LIVE: Bloodstock Open Air 2019 – Saturday

By Gem Rogers

Saturday, in festival land, is ‘the big one’. The day that sees weekend crowds nicely warmed up, but not quite so hungover they can no longer function (hi, Sunday), and day ticket crowds appear in droves; not unconnected, it’s also usually where you’ll find some of the most broadly appealing, big ticket names, and this Bloodstock Saturday is no different.

It’s a day that’s also hampered by some fairly temperamental weather that results in delays and stages closures, the expert handling of which truly demonstrates the quality of this festival and its team. It inevitably leads to a little frustration, but that’s swiftly tempered by some of the most outstanding sets Bloodstock has witnessed so far – controversial headliners and all…

Words: Gem Rogers / Photos: Matt Higgs

At first glance, Cancer Bats are a bit of an oddity this weekend – a hardcore band at a metal festival is definitely unexpected. They’re also a band not used to playing so early in the day, as vocalist Liam Cormier highlights (“did any of you even sleep last night? Because it is early…”), but they are one hell of a wake up call. Pulling out half an hour of raging, heavy hitting tracks, they are the definition of fury and fire, generating plenty of energy in the crowd despite the howling winds and rain. Finishing up with a gigantic singalong rendition of ‘War Pigs’ to keep the metalheads happy, any doubts about their place on this stage can be swiped away – if you love heavy music of any genre, a Cancer Bats show is the place to be.

Glaswegians Lotus Eater were a late addition to the Bloodstock bill after a few last minute dropouts, and what a welcome addition they are. The Sophie tent isn’t the busiest for this set, yet when they beckon everyone forward, it works immediately – whether the crowd are motivated by enthusiasm or mild fear of these ferocious Scots isn’t entirely clear, but they’re definitely worthy of the movement. Best at their weirdest and most technical and with some delectably meaty breakdowns, Lotus Eater aren’t here for hugs and rainbows. They want you to get fucked up, and they’re going to do everything they can to make it happen; it’s brutal in the best way, and Lotus Eater is sure to be a name we hear more of in future.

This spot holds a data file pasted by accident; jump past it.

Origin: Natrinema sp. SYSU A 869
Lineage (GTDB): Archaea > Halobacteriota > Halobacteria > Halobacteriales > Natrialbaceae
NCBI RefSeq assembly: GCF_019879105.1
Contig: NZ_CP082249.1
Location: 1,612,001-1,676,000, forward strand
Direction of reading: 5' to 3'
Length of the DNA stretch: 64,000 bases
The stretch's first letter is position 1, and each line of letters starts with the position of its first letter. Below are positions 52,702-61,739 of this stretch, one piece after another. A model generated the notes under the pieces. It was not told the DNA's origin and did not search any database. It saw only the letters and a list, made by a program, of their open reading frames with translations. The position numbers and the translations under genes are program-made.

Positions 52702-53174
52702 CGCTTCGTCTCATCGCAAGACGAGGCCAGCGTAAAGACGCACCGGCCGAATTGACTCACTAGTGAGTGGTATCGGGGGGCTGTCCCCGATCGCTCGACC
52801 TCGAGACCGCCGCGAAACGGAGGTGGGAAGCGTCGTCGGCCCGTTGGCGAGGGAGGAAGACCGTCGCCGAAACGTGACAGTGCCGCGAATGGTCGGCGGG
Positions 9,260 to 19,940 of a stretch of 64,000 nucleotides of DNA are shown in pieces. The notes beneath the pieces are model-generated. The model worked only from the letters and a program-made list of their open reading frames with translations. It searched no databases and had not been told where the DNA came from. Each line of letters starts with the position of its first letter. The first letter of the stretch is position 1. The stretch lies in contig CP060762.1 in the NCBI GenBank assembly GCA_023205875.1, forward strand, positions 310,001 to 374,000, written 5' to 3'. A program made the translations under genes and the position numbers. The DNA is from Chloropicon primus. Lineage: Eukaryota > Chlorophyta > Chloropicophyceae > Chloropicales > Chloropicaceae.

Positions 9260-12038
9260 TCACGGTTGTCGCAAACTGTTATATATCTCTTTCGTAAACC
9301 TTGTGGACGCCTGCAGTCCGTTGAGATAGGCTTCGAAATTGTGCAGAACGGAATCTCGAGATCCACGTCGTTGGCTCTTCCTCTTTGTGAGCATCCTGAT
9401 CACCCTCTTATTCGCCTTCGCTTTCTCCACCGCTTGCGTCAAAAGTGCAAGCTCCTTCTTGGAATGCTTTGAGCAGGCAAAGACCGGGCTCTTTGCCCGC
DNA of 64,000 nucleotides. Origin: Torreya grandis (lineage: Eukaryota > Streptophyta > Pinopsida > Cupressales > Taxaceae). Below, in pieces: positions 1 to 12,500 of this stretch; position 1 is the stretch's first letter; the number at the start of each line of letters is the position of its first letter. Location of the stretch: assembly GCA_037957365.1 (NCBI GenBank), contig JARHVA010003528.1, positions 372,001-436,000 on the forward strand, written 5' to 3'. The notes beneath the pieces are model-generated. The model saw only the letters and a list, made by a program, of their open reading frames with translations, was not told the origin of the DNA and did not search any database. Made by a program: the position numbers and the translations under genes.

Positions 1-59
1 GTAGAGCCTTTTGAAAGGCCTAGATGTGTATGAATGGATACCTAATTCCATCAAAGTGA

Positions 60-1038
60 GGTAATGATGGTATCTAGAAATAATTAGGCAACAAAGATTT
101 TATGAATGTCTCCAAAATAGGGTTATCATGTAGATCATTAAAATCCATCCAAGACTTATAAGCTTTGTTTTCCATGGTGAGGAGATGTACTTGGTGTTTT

Over on the main stage, things are getting weird this afternoon. Really, really weird. Once witnessed, Evil Scarecrow are a band that can never be forgotten, with their near annual appearance at Bloodstock earning them the title of house band – and despite grumblings about the regularity of their bookings, it looks like the entire festival has turned out for this absolutely absurd set. The ever increasing wind has taken its toll on their planned stage show – pyro is very much out of the window – and there’s a few sound issues with absent vocals and, well, absent everything at times, but with crowdpleasers like ‘Hurricanado’, ‘Robototron’, and ‘Crabulon’ getting thousands of people participating in ridiculous spins and scuttles, alongside a guest appearance from the spectacular twelve year old Alfie, it barely matters that any kind of musical quality has vanished. It’s utterly fucking ridiculous both on paper and in person, and we wouldn’t have it any other way. Ready? Crabulon, crabulon, crabulon…

Australian metalcore mob Thy Art Is Murder bring the rage back to the main stage after the daftness of Evil Scarecrow – though vocalist CJ McMahon still brings plenty of humour into the set, along with criticisms of our “fucking shit weather”. He’s not wrong, to be fair. Despite their incandescent music, the set does lack a little energy and excitement after Evil Scarecrow, and interest tails off a little, but it’s a mercilessly loud set delivered with precision – and when McMahon demands “500 crowdsurfers”, the final tally can’t be too far off it. It’s not the most memorable set of the day, but Thy Art Is Murder have proved their worth nonetheless.